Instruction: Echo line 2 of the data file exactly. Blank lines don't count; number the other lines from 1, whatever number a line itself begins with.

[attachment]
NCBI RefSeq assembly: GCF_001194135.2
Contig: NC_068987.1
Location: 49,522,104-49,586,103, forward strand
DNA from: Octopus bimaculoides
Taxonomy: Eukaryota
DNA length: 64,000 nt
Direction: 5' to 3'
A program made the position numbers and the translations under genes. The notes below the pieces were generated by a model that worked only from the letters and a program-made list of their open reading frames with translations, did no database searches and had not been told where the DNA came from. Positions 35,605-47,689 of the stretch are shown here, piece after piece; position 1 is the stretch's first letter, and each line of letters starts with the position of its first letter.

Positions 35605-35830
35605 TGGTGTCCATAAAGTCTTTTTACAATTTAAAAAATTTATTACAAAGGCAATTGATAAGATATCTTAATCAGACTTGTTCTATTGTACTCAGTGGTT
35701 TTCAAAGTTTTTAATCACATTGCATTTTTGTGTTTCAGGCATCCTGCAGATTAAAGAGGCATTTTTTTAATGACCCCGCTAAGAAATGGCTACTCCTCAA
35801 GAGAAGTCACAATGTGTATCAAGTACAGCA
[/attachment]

Contig: NC_068987.1